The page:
From Traditions to Trailblazers: Supporting Rice Cultivation

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close up of wheat in man's hand in field

Archaeologists estimate that humans began growing domesticated rice 9,000 years ago. Today, more than half the world relies on rice as a staple food, and 95% of the rice grown is for human consumption.1 More than a billion people also rely on rice cultivation to make a living.2 Making it easier to successfully grow rice is not just a matter of convenience for farmers, but one of food security and sustenance for the world.

Growing rice is inherently labor intensive, and it can be challenging to create the ideal conditions for rice crops to thrive. In any cultivation method, weeds are a key threat growers have to manage. Typically, fields are flooded to help prevent weeds, but farmers often need to use crop protection products against weeds as well. Rinskor™ active provides excellent control of troublesome weeds with a low use rate—meaning only small amounts of the active ingredient are needed to be effective. This makes it a good match for the goals of many rice farmers. Rinskor gives them options no matter how they choose to grow their crops.

Rinskor™ active in transplanted rice

Transplantation of seedling plants is the most common form of rice cultivation. It produces reliable yield results but requires a lot of labor. By the time rice seedlings have been nurtured in the nursery and carefully planted in the field, growers have already invested significantly in their crop. As a post-emergence herbicide, Rinskor™ active can be applied after transplants are in the field to control grasses, sedges and broadleaves for conventional and herbicide-tolerant rice. Post-transplant application gives producers maximum flexibility in controlling multiple weed threats.

In Japan, farmers also use transplantation, but combined with cutting-edge ideas to help control diseases, insects and weeds in high-value rice crops. This specialized approach is considered its own kind of cultivation and is called the “Japanese method,” although it is used in other countries, including South Korea. The Japanese method employs specially highly calibrated combinations of active ingredients and products. Rinskor is becoming a valuable addition to these strategies because of its low use rate and high level of weed control.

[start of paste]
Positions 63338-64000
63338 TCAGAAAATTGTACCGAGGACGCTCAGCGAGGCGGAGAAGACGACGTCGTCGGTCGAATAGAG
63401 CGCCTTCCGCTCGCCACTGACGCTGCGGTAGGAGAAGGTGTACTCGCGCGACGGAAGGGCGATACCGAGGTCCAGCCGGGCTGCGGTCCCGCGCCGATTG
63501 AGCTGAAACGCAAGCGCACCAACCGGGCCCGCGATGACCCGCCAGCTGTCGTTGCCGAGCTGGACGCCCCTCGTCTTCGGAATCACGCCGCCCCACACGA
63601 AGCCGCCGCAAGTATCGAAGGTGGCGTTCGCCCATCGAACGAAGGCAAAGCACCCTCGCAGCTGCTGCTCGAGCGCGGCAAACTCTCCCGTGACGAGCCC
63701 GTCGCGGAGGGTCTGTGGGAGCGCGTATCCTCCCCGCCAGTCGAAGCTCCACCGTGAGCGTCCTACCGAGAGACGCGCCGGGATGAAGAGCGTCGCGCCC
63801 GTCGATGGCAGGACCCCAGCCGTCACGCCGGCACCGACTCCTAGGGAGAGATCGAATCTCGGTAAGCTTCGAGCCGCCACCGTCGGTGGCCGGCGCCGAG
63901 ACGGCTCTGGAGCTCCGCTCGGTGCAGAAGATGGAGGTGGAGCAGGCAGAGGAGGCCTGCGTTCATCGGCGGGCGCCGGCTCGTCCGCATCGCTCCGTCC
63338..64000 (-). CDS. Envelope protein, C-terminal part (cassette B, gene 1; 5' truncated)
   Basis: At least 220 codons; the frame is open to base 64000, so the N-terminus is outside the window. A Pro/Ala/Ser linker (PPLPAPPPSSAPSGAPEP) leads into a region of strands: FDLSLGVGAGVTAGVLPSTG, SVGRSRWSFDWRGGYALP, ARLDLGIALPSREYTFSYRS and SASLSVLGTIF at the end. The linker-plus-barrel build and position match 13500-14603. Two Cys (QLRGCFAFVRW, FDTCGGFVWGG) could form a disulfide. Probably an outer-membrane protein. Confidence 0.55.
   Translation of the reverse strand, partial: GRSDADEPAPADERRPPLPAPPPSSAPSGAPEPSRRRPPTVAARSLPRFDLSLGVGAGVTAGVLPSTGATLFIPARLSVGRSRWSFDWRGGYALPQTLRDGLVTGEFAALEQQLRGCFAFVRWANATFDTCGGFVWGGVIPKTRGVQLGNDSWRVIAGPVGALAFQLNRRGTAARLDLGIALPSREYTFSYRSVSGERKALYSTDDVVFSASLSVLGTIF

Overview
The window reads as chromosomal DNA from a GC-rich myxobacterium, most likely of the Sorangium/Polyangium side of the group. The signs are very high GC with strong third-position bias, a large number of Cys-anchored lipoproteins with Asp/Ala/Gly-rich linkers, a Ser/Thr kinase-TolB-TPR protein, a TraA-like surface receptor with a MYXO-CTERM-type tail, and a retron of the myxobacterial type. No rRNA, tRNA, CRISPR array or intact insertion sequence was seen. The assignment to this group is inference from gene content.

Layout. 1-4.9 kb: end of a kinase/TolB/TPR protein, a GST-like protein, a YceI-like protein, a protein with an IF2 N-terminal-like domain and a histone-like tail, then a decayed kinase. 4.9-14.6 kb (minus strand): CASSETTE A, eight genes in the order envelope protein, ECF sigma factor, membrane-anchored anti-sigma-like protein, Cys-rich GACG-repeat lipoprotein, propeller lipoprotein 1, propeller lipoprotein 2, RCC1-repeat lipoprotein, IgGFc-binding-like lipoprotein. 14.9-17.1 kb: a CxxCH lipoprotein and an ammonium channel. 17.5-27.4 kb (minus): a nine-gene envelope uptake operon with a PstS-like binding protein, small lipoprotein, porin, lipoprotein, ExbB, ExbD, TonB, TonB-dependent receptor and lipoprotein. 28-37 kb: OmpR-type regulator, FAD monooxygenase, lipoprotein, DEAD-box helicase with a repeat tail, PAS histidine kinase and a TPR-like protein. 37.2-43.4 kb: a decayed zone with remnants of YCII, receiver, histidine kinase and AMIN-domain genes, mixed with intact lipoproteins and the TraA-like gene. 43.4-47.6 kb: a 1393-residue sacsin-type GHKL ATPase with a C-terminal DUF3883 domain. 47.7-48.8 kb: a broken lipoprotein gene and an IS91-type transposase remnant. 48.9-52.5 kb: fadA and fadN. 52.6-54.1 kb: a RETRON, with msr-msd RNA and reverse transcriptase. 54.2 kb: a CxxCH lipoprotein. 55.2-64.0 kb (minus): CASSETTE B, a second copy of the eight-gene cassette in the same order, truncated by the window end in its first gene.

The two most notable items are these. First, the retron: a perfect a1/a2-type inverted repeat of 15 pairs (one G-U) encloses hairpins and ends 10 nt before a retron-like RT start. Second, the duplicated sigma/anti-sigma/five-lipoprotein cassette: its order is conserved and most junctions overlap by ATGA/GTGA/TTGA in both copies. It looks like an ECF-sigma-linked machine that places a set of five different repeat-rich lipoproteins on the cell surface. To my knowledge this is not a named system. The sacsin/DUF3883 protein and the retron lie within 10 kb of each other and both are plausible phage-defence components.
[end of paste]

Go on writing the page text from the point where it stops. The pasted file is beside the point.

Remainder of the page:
Rinskor™ active in wet direct-seeded rice

Some rice farmers prefer this method, where pre-germinated seed is planted in flooded fields. Planting may be done in rows or by broadcast. This method is less labor intensive than transplantation, and success depends a lot on timely weed control. A post-emergence application of a product containing Rinskor™ active is especially helpful against resistant echinochloa, which is becoming a more prevalent issue with herbicide-tolerant rice varieties.* Rinskor has unique chemical characteristics that change the way it binds to target sites in weeds, making it different from other herbicides commonly used in weeds. Rinskor is helpful early on in wet direct-seeded cultivation, before farmers can get into the field to hand weed and if fields cannot be re-flooded due to water shortages.

Rinskor™ active in dry direct-seeded rice

Dry direct seeding—also called drill seeding—is a method some rice farmers are using to better conserve water resources. In this method, soil needs to be moist enough to germinate seeds, but fields don’t need to be flooded. The pest management challenge arises when fields don’t get significant rain early in the growth of rice plants. Weeds may begin to sprout and get ahead of the growing rice. In this situation, a post-emergent herbicide such as Rinskor™ active is a good option for controlling a broad range of grasses, sedges and broadleaf weeds.** Corteva Agriscience is actively working with rice growers in India, where water resources can be limited, to learn more about how Rinskor can be useful in dry direct-seeded applications. As water conservation becomes a greater priority globally, dry direct seeding may become more prevalent, making it even more important for growers to have access to herbicide options such as Rinskor.

Rice cultivation is a practice that is both traditional and forward-looking. Whether a rice farmer is using techniques that are time honored, time saving or designed for changing times, Rinskor is a useful tool for protecting rice from a range of weed species** to keep supplying this staple food in abundance for the world.

two men kneeling and talking in field
two men kneeling and talking in field

Corteva Agriscience is working with farmers in India to learn more about how Rinskor can be useful in protecting rice planted through dry direct seeding, a method that conserves water.

Learn more about Rinskor active


* Rinskor™ active will typically control echinocloa that is resistant to other herbicides through target site mutations.

** Refer to product label(s) for weed species controlled.

1 “Rice,” Encyclopaedia Britannica (Encyclopaedia Britannica, Inc., February 3, 2022),

2 Mary Williams, “Robert Zeigler. Importance of Rice Science and World Food Security,” Plantae (American Society of Plant Biologists, February 14, 2017), of-rice-science-and-world-food-security/.